Yet another tall tale from the list maker.
T'hillim / Psalm 118 does not mention the messiah.
T'hillim / Psalm 118 does not mention resurrection.
Psalms are not prophetic (although some do repeat known prophecies). A prophecy is direct communication from G-d to a human who must then relay that message to his or her own generation. The message may or may not contain information about future events (so prophecy has nothing to do with fortune telling). . . Negative future visions, if they are part of a message, are always given as a warning so that they can be avoided. Negative prophecies (such as the Christian "end times" disaster) are not an absolute, but always a warning to avoid them.
Having said all of that, let's return to this psalm.
Jews recite this psalm in our הלל / Hallel (praise) service. This service consists of six Psalms (113–118). We recite them in times of joy including:
In praising G-d David, the author of the psalm, speaks of G-d's deliverance of the nation of Israel (the Jewish people) from our enemies. David states that "I shall not die but I shall live and tell the deeds of G-d. G-d has chastised me, but He has not delivered me to death." T'hillim / Psalm 118:17 - 18.
Yet again it seems that the list maker is betting that his list readers won't bother to actually CHECK the source. The psalm says the exact opposite of the list maker's claim! Luke 24:5-7 may say that Jesus was resurrected, but that claim has nothing to do with T'hillim / Psalm 118. Neither does 1 Corinthians 15:20.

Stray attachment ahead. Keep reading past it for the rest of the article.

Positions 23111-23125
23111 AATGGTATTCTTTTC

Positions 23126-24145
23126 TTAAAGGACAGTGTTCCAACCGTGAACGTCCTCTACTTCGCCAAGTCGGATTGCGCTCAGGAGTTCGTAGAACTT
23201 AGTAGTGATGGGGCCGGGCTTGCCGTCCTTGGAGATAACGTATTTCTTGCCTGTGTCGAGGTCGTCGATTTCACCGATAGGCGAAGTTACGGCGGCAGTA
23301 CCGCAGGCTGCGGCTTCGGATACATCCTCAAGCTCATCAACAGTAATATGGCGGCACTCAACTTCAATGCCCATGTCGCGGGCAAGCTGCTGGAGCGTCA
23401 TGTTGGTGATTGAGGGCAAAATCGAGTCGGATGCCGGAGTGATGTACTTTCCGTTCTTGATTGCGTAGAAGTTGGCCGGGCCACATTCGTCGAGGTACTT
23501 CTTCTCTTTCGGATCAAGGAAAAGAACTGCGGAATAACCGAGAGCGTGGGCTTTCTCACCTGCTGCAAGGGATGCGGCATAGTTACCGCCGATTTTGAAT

Judaism does teach that the righteous will be resurrected when the true messiah arrives. This did not happen with Jesus (well, there is a claim that zombies came out of their graves and walked around in the Christian bible -- but somehow the Romans and other sources completely missed this piece of fiction).
When the messiah comes the righteous will be resurrected and the soul reunited with body; this is why Jews do not believe in cremation or embalming (Isaiah 26). The T'nach seems to tell us that only the righteous will be resurrected (Daniel 12). Yet, there is a school of thought that every Jewish soul that ever lived will be resurrected. “Even the empty ones among you [Israel] are filled with mitzvot as a pomegranate [is filled with seeds]"—Talmud, Berachot 57a and The soul of every Jew is a "veritable portion of G‑d," and as such is eternal and indestructible.
Ask yourself: if the T'nach tells us that one day ALL the righteous will be resurrected, how can one person dying and resurrecting be a prophecy about the messiah who is one person? If anything, since all the righteous will resurrect, Jesus' supposed resurrection is the OPPOSITE of a messianic prophecy.
There is no prophecy in the T'nach (bible) that the messiah will die and be resurrected.